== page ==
Ghana Illegal Mining detection using the Fractional Cover algorithm that classifies every pixel as a fraction of bare soil (RED), photosynthetic vegetation (GREEN) and non-photosynthetic vegetation (BLUE).
Another example is Switzerland. A national organization in Switzerland is considering a future capacity-building project that may result in two new country-level Data Cubes (Georgia and Moldova) where they will provide the user support for deployment and training. Similarly, the United Kingdom is considering a future capacity-building project that would result in three new country-level Data Cubes (Vanuatu, Solomon Islands, and Nauru) for climate change monitoring in island states.
The AMA team contributed on the technical design as well as strategic management sides of the ODC framework in a week-long ODC conference held at Canberra, Australia.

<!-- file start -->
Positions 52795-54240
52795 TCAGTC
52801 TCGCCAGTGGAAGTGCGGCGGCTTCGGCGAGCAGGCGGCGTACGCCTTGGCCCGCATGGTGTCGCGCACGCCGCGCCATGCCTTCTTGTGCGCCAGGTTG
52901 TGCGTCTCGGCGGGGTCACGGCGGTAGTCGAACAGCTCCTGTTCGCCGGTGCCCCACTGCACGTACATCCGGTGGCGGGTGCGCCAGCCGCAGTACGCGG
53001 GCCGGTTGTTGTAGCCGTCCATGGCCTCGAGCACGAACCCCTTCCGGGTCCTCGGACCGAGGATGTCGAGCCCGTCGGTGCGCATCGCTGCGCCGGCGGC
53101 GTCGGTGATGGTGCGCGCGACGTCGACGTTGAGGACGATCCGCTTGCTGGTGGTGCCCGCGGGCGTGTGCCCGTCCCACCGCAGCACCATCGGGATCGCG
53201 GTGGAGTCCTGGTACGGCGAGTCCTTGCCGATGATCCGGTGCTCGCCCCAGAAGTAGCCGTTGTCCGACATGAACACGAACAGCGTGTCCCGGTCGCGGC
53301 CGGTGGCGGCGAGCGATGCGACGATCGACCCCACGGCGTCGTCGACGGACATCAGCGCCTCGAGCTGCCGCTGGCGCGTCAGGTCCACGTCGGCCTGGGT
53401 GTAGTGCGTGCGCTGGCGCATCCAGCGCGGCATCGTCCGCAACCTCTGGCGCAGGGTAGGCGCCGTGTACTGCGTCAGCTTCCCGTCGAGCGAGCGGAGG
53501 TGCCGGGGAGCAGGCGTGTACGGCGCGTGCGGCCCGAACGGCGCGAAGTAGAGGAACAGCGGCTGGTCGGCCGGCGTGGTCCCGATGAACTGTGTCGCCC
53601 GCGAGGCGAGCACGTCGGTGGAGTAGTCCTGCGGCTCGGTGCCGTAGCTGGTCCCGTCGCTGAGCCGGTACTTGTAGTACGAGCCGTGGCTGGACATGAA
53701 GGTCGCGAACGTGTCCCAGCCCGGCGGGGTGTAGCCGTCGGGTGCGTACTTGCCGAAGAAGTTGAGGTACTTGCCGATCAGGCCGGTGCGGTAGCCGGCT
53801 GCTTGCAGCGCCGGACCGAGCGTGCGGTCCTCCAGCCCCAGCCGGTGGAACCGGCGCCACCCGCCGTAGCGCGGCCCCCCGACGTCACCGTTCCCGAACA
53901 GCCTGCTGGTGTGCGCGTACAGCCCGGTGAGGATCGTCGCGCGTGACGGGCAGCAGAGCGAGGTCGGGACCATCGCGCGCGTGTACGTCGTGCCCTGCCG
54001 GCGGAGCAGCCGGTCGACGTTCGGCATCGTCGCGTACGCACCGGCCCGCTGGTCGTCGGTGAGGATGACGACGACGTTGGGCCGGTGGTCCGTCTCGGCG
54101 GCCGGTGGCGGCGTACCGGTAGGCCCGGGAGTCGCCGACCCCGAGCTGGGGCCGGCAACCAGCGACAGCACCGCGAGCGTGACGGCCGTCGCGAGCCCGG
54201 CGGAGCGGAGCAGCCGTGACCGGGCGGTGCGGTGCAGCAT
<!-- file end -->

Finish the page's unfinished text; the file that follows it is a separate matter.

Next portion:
AMA’s team has played a vital role in the ODC initiative as a founding partner, along with NASA, the United States Geological Survey (USGS), Geoscience Australia (GA), Commonwealth Scientific and Industrial Research Organization (CSIRO), and the UK Catapult. It is the CEOS SEO’s goal to reach operational Data Cubes in 20 countries by 2020. As of February 2019, there are nine fully operational national-level Open Data Cubes (Australia, Colombia, Switzerland, Vietnam, and the five ARDC countries) and over 50 countries either developing or considering using ODC at national-scale. Since ODC’s inception, the AMA team has been instrumental in supporting ODC by making significant progress in the advancement of open source software tools and algorithms that support the deployment and operation of data cubes on local or cloud computing systems around the world. (Back to News)